Driver 1: Business Success

Products are valuable for the company when they generate steady revenue, increase customer base, improve the brand perception, reduce customer service costs, and so on.

Each new piece of software pursues a certain goal and can potentially influence either of the following KPIs:

  • Average revenue per user;
  • Overall recurring or incremental revenue;
  • Customer lifetime value;
  • Customer acquisition costs;
  • Rate of customer churn;
  • Conversion rates.

Knowing the exact goals of your product helps everyone on your team to understand how their actions relate to the product success. It also helps you prioritize certain features production over others and improve the overall decision-making process.

Driver 2: Customer Experience

Building a product aligned with your company’s business values does not guarantee its success. If it does not delight the customer and does not meet their expectations, that product is doomed to failure.

Think Fitbit. In 2016, the company had to lay off 6% of their workforce due to lower than anticipated revenues during the holiday season. The new product line failed to meet the customer’s expectations. The good news is, Fitbit was fast to recover from a failure and paid more attention to customer experience KPIs.

For software products, the metrics you should track are as follows:

  • User growth rates;
  • Average funnel/conversion rates;
  • Amount of time spent interacting with a product/feature;
  • Number of daily/weekly/monthly visits;
  • Frequency of key transactions;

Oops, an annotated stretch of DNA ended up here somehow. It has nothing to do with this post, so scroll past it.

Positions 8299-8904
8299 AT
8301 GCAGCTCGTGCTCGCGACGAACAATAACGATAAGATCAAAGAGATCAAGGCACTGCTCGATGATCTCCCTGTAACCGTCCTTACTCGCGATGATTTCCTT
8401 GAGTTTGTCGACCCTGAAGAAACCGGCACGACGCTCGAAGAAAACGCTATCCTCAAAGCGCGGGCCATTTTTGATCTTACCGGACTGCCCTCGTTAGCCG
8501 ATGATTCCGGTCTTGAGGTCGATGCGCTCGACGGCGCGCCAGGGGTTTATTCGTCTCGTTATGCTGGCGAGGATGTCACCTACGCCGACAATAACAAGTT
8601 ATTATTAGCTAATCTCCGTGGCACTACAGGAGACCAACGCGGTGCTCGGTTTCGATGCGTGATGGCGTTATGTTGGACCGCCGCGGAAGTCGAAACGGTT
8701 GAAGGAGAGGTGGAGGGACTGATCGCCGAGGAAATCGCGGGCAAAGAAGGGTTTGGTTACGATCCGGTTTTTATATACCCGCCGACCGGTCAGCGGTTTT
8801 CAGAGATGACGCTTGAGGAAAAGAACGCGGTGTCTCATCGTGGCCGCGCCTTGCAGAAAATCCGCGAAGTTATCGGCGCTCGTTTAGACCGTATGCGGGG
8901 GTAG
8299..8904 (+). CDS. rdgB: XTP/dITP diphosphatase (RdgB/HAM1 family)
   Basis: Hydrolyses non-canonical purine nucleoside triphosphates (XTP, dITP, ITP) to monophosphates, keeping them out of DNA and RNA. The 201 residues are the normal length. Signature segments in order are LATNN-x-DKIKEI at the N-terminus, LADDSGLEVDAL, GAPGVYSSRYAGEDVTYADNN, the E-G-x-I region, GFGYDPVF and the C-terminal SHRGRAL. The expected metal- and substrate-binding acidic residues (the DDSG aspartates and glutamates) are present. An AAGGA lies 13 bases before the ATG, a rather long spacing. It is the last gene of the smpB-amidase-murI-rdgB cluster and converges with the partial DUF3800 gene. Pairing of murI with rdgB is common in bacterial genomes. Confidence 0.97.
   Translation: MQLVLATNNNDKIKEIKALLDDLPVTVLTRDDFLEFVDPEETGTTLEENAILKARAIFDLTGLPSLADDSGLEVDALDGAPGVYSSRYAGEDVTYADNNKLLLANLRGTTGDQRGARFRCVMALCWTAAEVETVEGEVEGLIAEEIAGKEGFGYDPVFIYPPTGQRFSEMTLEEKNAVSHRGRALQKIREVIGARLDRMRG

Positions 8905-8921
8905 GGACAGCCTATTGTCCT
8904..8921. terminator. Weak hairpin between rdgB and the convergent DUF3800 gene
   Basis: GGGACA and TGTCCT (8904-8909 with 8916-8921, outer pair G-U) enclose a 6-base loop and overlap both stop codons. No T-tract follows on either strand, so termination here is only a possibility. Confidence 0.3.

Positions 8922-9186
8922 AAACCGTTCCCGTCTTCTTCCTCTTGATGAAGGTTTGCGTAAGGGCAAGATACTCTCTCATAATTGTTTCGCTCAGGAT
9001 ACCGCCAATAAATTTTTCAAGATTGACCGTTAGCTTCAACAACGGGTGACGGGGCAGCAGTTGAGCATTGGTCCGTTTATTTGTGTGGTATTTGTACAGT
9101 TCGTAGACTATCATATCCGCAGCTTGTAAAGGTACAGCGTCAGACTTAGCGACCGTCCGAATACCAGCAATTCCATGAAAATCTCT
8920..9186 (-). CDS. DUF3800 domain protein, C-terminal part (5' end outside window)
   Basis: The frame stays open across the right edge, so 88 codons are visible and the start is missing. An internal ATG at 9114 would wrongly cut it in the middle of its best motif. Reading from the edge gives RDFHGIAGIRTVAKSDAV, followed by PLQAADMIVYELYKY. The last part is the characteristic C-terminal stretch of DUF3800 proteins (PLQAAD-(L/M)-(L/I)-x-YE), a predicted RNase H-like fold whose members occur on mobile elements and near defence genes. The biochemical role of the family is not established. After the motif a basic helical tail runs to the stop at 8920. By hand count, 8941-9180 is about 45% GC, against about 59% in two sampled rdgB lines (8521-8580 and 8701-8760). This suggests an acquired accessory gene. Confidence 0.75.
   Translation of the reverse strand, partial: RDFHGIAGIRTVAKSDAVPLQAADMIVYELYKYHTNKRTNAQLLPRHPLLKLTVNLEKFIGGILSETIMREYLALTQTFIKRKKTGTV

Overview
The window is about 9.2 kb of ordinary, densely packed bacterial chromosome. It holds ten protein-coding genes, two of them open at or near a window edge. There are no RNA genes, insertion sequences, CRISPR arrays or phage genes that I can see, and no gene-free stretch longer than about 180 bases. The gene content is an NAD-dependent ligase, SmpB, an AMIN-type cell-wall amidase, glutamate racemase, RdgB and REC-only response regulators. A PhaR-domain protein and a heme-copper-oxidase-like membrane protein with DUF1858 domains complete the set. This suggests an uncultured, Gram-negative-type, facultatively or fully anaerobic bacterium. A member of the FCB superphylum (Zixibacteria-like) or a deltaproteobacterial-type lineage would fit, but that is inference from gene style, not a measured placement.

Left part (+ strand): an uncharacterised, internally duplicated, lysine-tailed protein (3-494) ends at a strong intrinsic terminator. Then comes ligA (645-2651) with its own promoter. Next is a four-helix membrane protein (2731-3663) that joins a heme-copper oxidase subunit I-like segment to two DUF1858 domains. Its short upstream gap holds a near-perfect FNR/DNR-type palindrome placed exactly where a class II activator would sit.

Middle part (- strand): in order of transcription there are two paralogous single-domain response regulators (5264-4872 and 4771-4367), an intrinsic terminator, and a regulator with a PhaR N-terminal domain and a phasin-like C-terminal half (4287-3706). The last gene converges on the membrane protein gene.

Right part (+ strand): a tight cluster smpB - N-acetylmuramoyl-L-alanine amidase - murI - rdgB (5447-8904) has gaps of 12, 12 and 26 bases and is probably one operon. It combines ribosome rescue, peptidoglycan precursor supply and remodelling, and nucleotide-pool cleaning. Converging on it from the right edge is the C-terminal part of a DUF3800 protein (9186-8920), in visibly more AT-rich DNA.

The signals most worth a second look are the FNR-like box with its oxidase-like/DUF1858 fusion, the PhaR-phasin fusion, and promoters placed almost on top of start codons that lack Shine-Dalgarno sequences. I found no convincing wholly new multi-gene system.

• Split test results;
  • Overall customer satisfaction rating and direct feedback.

Driver 3: Product Performance

  will immediately delete a mobile app if it froze, crashed or displayed an error. And only 16% will give a glitching app a second chance for recovery.

Web app users may have a slightly higher tolerance for underperforming products, but will still quickly lose interest in a brand that does not offer a seamless experience. Yet few software products are completely prone to failures.

One of the pillars of DevOps is to detect system problems before they manifest or even stage certain failures to test how your system will react. Whether you are planning to adopt Chaos Engineering practices or not, it’s still worth to measure the next performance KPIs:

  • Average uptime;
  • Database response time;
  • % of transaction time spent in database;
  • Database query times;
  • Resources utilization;
  • App response time.

Driver 4: Production Speed

Faster time-to-market is one of the key benefits of DevOps. But the overall speed of development, deployment, and response time to problems should not come at cost of compromised product quality.

To create the right balance, pay attention to the following indicators:

  • Mean time to resolution;
  • Lead time for changes;
  • Frequency of code releases;
  • Time elapsed between deployments;
  • Wait time at each step.